Private companies are not obligated to report quarterly earnings, which allows them to focus on long-term objectives and often take greater risks. With fewer requirements, private companies also have more resources to devote to research and development, capital expenditures, and other initiatives. With less obligations to shareholders, and less exposure to unwanted tender offers, private companies are at less risk of litigation or, as with Musk and Twitter, unwanted suitors.

What Are the Risks of Going Private?

Converting to a private company can also have disadvantages. Most notably, if the acquiring entity adds too much leverage to the public company to fund the deal, it can significantly impair the entity should adverse conditions arise. Accordingly, it is imperative to ensure that debt levels are manageable. Leveraged buyouts gained notoriety in the ’80s when the use of junk bonds to fund them led to unmanageable debt carrying unpayable high-interest charges leading to default and bankruptcy for too many highly leveraged takeovers.   

Going private transactions are also often challenged in court proceedings. To lessen the risk of litigation,  a board of directors must carefully evaluate the merits of becoming a private company and thoroughly document the process. More specifically, the board must exercise reasonable business judgment, consider all relevant factors, and establish a process that ensures the company and its board satisfy their fiduciary duties, including the duty of loyalty and the duty of care.

Key Takeaway

Deciding to take a company private is a significant decision that requires careful examination of both the legal and financial consequences. We encourage businesses that may want to explore this option to work with experienced counsel who can help you thoroughly weigh the risks and rewards, as well as determine your compliance obligations.

If you have questions, please contact us

If you have questions or if you would like to discuss the matter further, please contact me, Dan Brecher, or the Scarinci Hollenbeck attorney with whom you work, at 201-896-4100.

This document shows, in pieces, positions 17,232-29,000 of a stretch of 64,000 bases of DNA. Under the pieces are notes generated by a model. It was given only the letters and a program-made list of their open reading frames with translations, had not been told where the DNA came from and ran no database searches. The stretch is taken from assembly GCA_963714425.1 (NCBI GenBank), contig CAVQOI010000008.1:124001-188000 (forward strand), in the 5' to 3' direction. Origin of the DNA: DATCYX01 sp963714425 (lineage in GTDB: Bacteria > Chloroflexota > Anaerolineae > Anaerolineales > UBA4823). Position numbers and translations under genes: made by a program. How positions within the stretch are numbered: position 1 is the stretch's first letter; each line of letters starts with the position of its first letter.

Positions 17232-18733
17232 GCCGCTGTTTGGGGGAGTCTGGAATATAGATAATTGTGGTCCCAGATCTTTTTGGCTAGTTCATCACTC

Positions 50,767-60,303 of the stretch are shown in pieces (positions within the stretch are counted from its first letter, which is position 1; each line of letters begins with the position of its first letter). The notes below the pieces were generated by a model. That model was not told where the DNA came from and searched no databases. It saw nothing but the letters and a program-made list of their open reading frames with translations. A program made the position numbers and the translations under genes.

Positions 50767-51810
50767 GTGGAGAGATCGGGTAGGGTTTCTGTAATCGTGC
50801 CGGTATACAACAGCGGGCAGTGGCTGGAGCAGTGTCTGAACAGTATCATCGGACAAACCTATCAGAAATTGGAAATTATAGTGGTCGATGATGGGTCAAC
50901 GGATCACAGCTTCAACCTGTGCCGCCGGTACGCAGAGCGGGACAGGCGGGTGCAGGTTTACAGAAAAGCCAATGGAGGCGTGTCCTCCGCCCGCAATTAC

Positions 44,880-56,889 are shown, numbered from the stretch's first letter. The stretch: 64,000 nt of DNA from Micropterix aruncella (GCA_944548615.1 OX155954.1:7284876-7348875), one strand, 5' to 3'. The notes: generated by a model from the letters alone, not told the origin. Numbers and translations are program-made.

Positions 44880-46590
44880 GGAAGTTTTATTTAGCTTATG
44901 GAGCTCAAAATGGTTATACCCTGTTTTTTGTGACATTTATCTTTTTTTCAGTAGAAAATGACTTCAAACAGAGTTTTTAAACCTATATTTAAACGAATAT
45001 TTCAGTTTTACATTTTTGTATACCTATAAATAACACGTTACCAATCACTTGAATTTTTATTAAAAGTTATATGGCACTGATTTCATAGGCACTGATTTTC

• Share:

AboutDan Brecher

Dan Brecher's experience ranges from general counsel of New York Stock Exchange and NASD/FINRA member brokerage firms to representation of companies in hundreds of public and private securities offerings and advising institutional and high net worth investors.Full Biography

Get In Touch

* The use of the Internet or this form for communication with the firm or any individual member of the firm does not establish an attorney-client relationship. Confidential or time-sensitive information should not be sent through this form.

Share this article


Get the latest from our attorneys!

Please fill out our short form to get the latest articles from the Scarinci Hollenbeckattorneys weekly on the cutting-edge legal topics.

Elon Musk’s Twitter Acquisition Shines Light on Going Private Transactions

Elon Musk’s Twitter Acquisition Shines Light on Going Private Transactions
Author: Dan Brecher

Tesla CEO Elon Musk recently made headlines when he acquired social media giant Twitter Inc. for approximately $44 billion. Upon completion of the transaction, Twitter will become a privately held company.

Twitter first became a publicly-traded company in November 2013 after raising $1.8 billion in an initial public offering. In his letter to Twitter announcing his acquisition offer, Musk argued that the company now needs to become private “to go through the changes that need to be made.” 

How Does a Company Go Private?

The term “going private” refers to a transaction (or series of transactions) that transforms a publicly-traded company into a private one. In many going-private transactions, including Musk’s acquisition of Twitter, a controlling shareholder acquires the shares of minority shareholders for cash, debt, or stock. This reduces the company’s shareholder base and allows it to elect to terminate its status as a public company.

As described by the Securities and Exchange Commission (SEC), several different types of transactions can result in a company going private, including:

  • Another company or individual makes a tender offer to buy all or most of the company’s publicly held shares;
  • The company merges with another company; or
  • The company declares a reverse stock split that reduces the number of shareholders of record. In a reverse stock split, the company typically gives shareholders a single new share in exchange for a block—10, 100, or even 1,000 shares—of the old shares. If a shareholder does not have a sufficient number of old shares to exchange for new shares, the company will usually pay the shareholder cash instead of issuing a new share, thus eliminating some smaller shareholders of record and reducing the total number of shareholders.